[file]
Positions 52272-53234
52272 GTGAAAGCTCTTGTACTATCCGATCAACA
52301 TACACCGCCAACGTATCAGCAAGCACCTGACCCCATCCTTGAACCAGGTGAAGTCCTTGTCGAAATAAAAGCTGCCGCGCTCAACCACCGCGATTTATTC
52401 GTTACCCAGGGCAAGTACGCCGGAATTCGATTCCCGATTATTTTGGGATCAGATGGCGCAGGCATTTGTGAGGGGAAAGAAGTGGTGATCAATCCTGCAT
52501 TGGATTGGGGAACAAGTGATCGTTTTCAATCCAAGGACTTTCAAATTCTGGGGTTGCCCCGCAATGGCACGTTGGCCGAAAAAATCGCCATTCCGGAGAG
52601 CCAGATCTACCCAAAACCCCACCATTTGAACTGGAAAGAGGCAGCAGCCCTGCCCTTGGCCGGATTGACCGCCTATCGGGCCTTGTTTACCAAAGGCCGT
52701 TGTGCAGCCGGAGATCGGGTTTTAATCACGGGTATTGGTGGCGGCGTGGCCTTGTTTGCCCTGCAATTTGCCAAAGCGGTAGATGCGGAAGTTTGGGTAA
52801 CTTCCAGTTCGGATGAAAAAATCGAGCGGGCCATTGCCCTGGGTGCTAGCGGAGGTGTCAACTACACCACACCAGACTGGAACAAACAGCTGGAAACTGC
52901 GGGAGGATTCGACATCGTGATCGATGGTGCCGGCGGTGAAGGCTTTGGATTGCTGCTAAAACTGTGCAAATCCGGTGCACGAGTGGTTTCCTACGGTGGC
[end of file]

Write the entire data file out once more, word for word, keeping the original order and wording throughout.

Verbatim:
Positions 52272-53234
52272 GTGAAAGCTCTTGTACTATCCGATCAACA
52301 TACACCGCCAACGTATCAGCAAGCACCTGACCCCATCCTTGAACCAGGTGAAGTCCTTGTCGAAATAAAAGCTGCCGCGCTCAACCACCGCGATTTATTC
52401 GTTACCCAGGGCAAGTACGCCGGAATTCGATTCCCGATTATTTTGGGATCAGATGGCGCAGGCATTTGTGAGGGGAAAGAAGTGGTGATCAATCCTGCAT
52501 TGGATTGGGGAACAAGTGATCGTTTTCAATCCAAGGACTTTCAAATTCTGGGGTTGCCCCGCAATGGCACGTTGGCCGAAAAAATCGCCATTCCGGAGAG
52601 CCAGATCTACCCAAAACCCCACCATTTGAACTGGAAAGAGGCAGCAGCCCTGCCCTTGGCCGGATTGACCGCCTATCGGGCCTTGTTTACCAAAGGCCGT
52701 TGTGCAGCCGGAGATCGGGTTTTAATCACGGGTATTGGTGGCGGCGTGGCCTTGTTTGCCCTGCAATTTGCCAAAGCGGTAGATGCGGAAGTTTGGGTAA
52801 CTTCCAGTTCGGATGAAAAAATCGAGCGGGCCATTGCCCTGGGTGCTAGCGGAGGTGTCAACTACACCACACCAGACTGGAACAAACAGCTGGAAACTGC
52901 GGGAGGATTCGACATCGTGATCGATGGTGCCGGCGGTGAAGGCTTTGGATTGCTGCTAAAACTGTGCAAATCCGGTGCACGAGTGGTTTCCTACGGTGGC